Sexual violence against women in armed conflicts
: Towards a transitional justice perspective

  • Estelle Zinsstag

Student thesis: Doctoral ThesisDoctor of Philosophy


“The soldiers raped every woman there while their men were forced to watch. Then the women were held as the men were shot and bayoneted. Rape was being used quite deliberately as a weapon of subjection. As the women were being raped so were the Highlands. These women weren’t mothers and sisters like their own. They were savages, unworthy of Christian mercy.”

Scottish Highlands (1745)

[Craig, M (1997) Damn’ Rebel Bitches: The Women of the ’45, Edinburgh: Mainstream Publishing, p 109.]

“A man banged on the door and said, “God damn you, open the door or I will set fire to the house.” The women asked who was out there. The voice replied, “A Yankee, God damn you… I want to fuck you.” Then their visitor broke down the door, jerked Mrs Sloan out of bed, and choked, kicked, and beat her. Mrs Hendrick, who was hiding under the bed, testified “he got her chocked down and just went to ravishing her.””

American Civil War (1864)

Lowry, TP (1994) The Story the Soldiers Wouldn't Tell: Sex in the Civil War, Mechanicsburg: Stackpole Books, p 128.]

“Once she was naked, her captor gave her a thorough inspection and pronounced her fit to provide ample comfort to the men of his unit. He then proceeded to break her in with an initiation lasting four hours. He forced her into endless variations as she wept with grief, pain and shame. The same sort of treatment was repeated over the following three days, the girls being rotated among the men.”

Kim Chun Ja, Korean Comfort woman (1940s)

[Hicks, G (1995) The Comfort Women: Sex Slaves for the Imperial Japanese Forces, Singapore: Heinemann Asia, p 43.]

“He then spread my legs and raped me. He was very strong – you cannot defend yourself. When he was done, he inserted his hand inside me and began pinching me with his fingers, as if he wanted to pull everything out. I screamed and he grabbed my right breast and twisted it so hard that I screamed again; long afterwards my entire breast was blackened. He thrust the knife to my throat and said that, if I screamed one more time, he would slaughter me. He inserted his fingers inside me again – it hurt tremendously – and then he thrust his hand at my face and I had to lick his fingers clean, one by one. He repeated the whole thing once more.”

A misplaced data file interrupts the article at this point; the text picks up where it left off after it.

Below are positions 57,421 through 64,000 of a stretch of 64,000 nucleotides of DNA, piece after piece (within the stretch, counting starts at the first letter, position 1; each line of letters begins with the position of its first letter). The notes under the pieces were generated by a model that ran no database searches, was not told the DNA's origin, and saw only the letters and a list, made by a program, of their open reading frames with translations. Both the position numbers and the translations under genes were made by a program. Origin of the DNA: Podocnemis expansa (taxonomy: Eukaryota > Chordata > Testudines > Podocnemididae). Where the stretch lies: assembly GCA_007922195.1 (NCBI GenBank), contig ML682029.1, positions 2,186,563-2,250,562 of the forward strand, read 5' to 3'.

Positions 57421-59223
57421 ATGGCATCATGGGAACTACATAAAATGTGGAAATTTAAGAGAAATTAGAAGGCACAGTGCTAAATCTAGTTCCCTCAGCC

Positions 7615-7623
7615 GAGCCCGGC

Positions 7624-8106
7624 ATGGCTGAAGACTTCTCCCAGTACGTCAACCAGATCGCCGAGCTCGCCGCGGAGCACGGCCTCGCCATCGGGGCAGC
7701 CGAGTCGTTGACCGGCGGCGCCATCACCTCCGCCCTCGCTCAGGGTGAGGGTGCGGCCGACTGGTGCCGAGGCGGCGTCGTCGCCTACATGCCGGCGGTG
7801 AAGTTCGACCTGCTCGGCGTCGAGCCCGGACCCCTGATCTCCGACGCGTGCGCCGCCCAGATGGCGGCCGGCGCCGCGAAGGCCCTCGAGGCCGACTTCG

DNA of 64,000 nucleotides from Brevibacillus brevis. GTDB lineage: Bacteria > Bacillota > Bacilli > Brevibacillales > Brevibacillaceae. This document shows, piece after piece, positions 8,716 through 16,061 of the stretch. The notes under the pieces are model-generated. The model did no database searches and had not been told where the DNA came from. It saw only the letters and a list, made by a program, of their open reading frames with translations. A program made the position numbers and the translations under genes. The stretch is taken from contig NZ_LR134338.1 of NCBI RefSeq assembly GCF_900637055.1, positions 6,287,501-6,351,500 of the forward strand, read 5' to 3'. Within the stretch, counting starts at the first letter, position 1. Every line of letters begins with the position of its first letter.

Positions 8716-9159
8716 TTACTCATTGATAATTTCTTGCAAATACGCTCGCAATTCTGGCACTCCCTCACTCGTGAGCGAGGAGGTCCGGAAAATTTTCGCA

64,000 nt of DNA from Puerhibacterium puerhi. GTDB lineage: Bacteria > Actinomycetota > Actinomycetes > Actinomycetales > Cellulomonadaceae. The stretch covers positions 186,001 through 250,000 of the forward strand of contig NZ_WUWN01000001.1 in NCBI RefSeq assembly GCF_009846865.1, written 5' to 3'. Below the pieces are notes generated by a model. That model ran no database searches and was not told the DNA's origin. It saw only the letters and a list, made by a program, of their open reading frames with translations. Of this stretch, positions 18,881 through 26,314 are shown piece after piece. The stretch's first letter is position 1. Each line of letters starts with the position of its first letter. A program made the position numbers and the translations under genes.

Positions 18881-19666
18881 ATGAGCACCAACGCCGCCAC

KS, Former Yugoslavia (1993)

[Human Rights Watch (1993) War Crimes in Bosnia-Herzegovina (vol II), p 167.]

“There were not many of us left in the church by then – four women, three older women, and me – and some children. The soldiers raped all four of us. They hit me with a stick twice. They said we were stupid for obeying the RCD and said they would save the Congolese people. They were in the church for about thirty minutes and then took off.

The other women who were raped were old, and they can’t speak of it. I have no one to help me, and I have nothing left. There is no health facility in Massanga, so I couldn’t get medical help. I still have a lot of pain, but I am menstruating [indicating that she does not believe she is pregnant].”

Natalie R, Eastern Congo (2002)

[Human Rights Watch (2002) The War Within the War: Sexual Violence Against Women and Girls in Eastern Congo, p 42.]

Sexual violence against women has been a recurrent feature of armed conflicts throughout history, as the above quotes demonstrate, and still occurs daily in on-going conflicts. This is evidenced in the alarming reports of the scale of sexual violence being committed against women in areas such as Darfur,6 the Democratic Republic of Congo,7 Afghanistan8 or Iraq.9 The attacks against women may include crimes such as sexual assaults, rape, sexual mutilations, forced prostitution and forced impregnation.10 The thesis will explore comprehensively sexual violence against women in armed conflicts. It will then examine some of transitional justice’s responses by considering some of the ‘retributive’ and ‘restorative’ approaches to this crime. In conclusion a more coordinated approach to transitional justice will be suggested in order to improve the available response to sexual violence against women. Before I offer a more detailed account of the way the argument will proceed, I would like to use the introduction to first attempt to situate the entire work within some of the key theoretical debates in the field and second to clarify some terminological questions.

Date of AwardDec 2008
Original languageEnglish
Awarding Institution
  • Queen's University Belfast
SponsorsQueen's University Belfast
SupervisorKieran McEvoy (Supervisor) & Ruth Jamieson (Supervisor)

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